Real Talk About Who Can Stop the “Summer Slide”: It’s Gonna be “May”

May is an odd little beast.

Just as we start anticipating the leisurely pace of summer, we’re busier than ever. Our kids are balancing their typical classwork while tackling standardized testing. At home, we’ve set a new low by scheduling 6 am calendar reminders to make sure we’re online in time to register for summer day camps and swimming lessons before those elusive slots are filled.

May is a time of frantic preparation. Parents can’t just enjoy the springtime gateway to warmer weather because we’re busy preparing for the months ahead.

And to heighten the angst and anxiety levels of moms everywhere, we know that we’re preparing for a window of time when experts tell us that our kids’ learning typically starts to sag.

Real Talk About Who Can Stop the “Summer Slide”: It’s Gonna be “May”

Summer slide is a real thing, and it’s the covert impetus behind our 6 am calendar reminders for registrations.

We all want our kids to be active participants in life. For many parents, that means scheduling our kiddos for camp activities, sports events, and church and summer classes.

All that pressure existed even before we were saddled with the pandemic. But for extra giggles, this year my mom friends and I were first bludgeoned last fall by news headlines already pointing to the “COVID slide.” 

Yes. Our students were showing symptoms of summer slide months earlier as an impact of the pandemic, they said, and our kids are behind academic benchmarks for their ages and grades.

I really value the benchmarks that the media are mentioning. As a mom, I want to know that educators have many tools available to ensure that they’re teaching in a way that helps our children learn.

No one wants to see lower academic achievement across an entire generation of young people.  And I agree that kids, as a whole, aren’t academically where they might typically be on these benchmarks.

But when it’s time to think about who’s going to right the ship and help get kids on track? I’m not waiting for next fall.

To quote our favorite NSYNCer, “It’s gonna be me.”

Real Talk About Who Can Stop the “Summer Slide”: It’s Gonna be “May”
Justin Timberlake via Tumblr

 

Despite the sad tale told by the media, our end goal is the same, friends. 

The way I see it, every single year our educators look at their classroom of cherubs and can still see the needs of every single child. Every year these magical professionals have to identify which gaps in their students’ skills need to be built up before moving forward.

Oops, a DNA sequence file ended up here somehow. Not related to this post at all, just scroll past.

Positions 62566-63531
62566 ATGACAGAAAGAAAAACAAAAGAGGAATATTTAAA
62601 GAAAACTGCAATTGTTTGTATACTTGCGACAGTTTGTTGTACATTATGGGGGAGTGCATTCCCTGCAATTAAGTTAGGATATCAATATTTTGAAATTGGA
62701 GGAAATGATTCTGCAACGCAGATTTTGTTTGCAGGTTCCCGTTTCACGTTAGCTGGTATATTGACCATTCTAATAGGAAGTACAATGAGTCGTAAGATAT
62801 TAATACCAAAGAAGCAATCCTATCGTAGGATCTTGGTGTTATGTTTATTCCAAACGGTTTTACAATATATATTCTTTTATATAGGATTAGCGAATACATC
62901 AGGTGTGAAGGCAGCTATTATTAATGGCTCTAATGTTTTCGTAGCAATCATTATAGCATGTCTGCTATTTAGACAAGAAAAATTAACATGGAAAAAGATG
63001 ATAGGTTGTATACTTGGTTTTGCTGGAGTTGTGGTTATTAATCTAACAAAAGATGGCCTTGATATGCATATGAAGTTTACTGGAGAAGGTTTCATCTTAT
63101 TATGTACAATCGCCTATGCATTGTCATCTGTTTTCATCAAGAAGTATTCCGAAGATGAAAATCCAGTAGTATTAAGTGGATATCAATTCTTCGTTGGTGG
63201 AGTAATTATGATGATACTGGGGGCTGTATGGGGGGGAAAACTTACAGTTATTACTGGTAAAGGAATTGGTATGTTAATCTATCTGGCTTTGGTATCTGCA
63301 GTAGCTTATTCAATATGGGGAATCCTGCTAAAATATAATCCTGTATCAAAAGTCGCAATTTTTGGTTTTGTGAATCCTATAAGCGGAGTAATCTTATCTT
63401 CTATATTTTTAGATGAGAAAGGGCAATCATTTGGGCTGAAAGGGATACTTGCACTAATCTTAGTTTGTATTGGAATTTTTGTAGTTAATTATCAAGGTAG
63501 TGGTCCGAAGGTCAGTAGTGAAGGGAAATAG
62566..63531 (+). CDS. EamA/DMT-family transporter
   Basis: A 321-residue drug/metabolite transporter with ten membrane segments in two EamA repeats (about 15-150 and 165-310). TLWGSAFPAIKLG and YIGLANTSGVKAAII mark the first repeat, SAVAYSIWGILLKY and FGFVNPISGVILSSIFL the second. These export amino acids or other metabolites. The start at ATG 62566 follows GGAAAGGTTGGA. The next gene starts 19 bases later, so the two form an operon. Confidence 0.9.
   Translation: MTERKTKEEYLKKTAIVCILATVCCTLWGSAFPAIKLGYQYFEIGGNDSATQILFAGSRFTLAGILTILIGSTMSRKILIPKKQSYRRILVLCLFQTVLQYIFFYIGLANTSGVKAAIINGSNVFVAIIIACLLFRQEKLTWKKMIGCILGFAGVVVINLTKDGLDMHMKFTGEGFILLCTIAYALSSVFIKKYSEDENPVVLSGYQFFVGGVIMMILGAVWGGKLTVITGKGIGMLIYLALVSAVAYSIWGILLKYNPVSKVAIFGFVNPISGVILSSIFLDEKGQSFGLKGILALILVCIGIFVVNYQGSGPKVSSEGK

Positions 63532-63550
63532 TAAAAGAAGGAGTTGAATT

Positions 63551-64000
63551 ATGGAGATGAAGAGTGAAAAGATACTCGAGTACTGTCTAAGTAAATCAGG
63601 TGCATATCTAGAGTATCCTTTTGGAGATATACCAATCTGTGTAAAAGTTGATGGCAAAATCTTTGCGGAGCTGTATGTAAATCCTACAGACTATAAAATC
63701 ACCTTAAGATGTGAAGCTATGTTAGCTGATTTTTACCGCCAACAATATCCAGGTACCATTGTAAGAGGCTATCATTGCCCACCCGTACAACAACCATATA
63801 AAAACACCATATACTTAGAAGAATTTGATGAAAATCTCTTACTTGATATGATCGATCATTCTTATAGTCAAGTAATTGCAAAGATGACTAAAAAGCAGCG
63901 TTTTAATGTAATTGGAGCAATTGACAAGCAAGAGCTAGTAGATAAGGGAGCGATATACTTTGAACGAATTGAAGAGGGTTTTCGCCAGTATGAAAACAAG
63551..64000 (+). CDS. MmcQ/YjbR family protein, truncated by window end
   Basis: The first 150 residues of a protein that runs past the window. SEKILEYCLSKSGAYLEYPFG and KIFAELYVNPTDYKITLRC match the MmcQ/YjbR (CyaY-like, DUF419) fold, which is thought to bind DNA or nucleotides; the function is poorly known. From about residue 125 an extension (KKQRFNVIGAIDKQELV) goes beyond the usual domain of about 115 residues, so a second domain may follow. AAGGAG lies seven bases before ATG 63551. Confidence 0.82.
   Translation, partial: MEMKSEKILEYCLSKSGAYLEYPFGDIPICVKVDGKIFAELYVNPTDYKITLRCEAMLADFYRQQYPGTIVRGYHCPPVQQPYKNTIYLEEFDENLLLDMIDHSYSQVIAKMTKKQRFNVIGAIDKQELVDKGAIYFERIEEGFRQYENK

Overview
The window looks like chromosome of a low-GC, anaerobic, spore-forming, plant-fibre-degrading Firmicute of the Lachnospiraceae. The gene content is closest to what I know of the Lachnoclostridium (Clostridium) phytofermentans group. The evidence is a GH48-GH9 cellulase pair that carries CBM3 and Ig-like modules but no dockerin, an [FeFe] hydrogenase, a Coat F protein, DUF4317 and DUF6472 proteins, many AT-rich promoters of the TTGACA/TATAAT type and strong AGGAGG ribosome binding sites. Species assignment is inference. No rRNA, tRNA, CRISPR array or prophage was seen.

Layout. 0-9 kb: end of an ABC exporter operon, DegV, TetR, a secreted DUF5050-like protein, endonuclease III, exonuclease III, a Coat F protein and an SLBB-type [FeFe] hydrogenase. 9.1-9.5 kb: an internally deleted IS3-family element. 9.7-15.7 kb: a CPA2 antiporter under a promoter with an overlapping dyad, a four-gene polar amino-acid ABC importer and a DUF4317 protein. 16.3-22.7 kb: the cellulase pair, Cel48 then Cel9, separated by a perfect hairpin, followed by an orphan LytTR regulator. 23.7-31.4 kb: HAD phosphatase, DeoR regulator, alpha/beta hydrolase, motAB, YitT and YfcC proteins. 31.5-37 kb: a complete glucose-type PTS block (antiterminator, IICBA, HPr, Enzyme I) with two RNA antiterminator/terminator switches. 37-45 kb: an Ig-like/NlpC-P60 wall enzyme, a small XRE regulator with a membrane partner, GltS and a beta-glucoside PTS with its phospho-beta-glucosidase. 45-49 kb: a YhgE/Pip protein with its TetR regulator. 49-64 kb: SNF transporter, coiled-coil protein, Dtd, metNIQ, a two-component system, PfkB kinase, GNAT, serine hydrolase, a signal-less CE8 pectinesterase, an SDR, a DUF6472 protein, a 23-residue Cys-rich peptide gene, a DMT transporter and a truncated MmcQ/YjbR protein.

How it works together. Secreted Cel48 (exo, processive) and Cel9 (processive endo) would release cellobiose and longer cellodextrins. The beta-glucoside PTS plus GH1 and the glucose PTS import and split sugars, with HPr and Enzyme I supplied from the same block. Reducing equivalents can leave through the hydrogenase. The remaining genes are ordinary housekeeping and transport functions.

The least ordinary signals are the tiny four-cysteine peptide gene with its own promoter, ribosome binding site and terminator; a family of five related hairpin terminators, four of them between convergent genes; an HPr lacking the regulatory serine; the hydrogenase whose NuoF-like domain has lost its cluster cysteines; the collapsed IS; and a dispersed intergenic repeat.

And my job this summer, just like every summer, is to do my part in addressing the needs of my kids as tiny humans and as students. 

This is why we’re busy planning a summer for our kids and families. Beyond the camps and programs, summer is a time for our families to refocus on relationships and friendships. We need to feel the sun on our faces and refresh, explore, and reinvigorate. We can encourage our kids to read a bit each day and limit our screen time in favor of learning a new game. It’s all about learning and growth.

I trust that someday, our kids’ elementary school standardized scores will matter as little as the error they made in center field during last week’s baseball game.

Individually, those are just markers of opportunities for improvement: to coach, to build, to support.

What matters is how we are ensuring that these scores are just one of many measurements we use to help us keep it between the ditches. We all share in our desire to keep our kids on a traveled path that leads to a healthy, balanced future. 

Our kids’ teachers are already adjusting their game plans to focus on their short-term needs. I know my role is to partner with them today, and focus on the long game: raising well-rounded, thoughtful, considerate, and inquisitive adults.

And what better time to set a summer game plan than May?


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Renee holds three titles that are of utmost importance to her: mom to Cale and Ian; wife to Andy; and Communications Director for Grant Wood Area Education Agency. Although she has a Master’s degree from the University of Iowa, her heart still shines cardinal and gold for Iowa State University where she received her undergraduate degree. Renee’s a foodie who loves cooking, travel, her friends, her family, the Oxford comma, and happy hour. Cheers!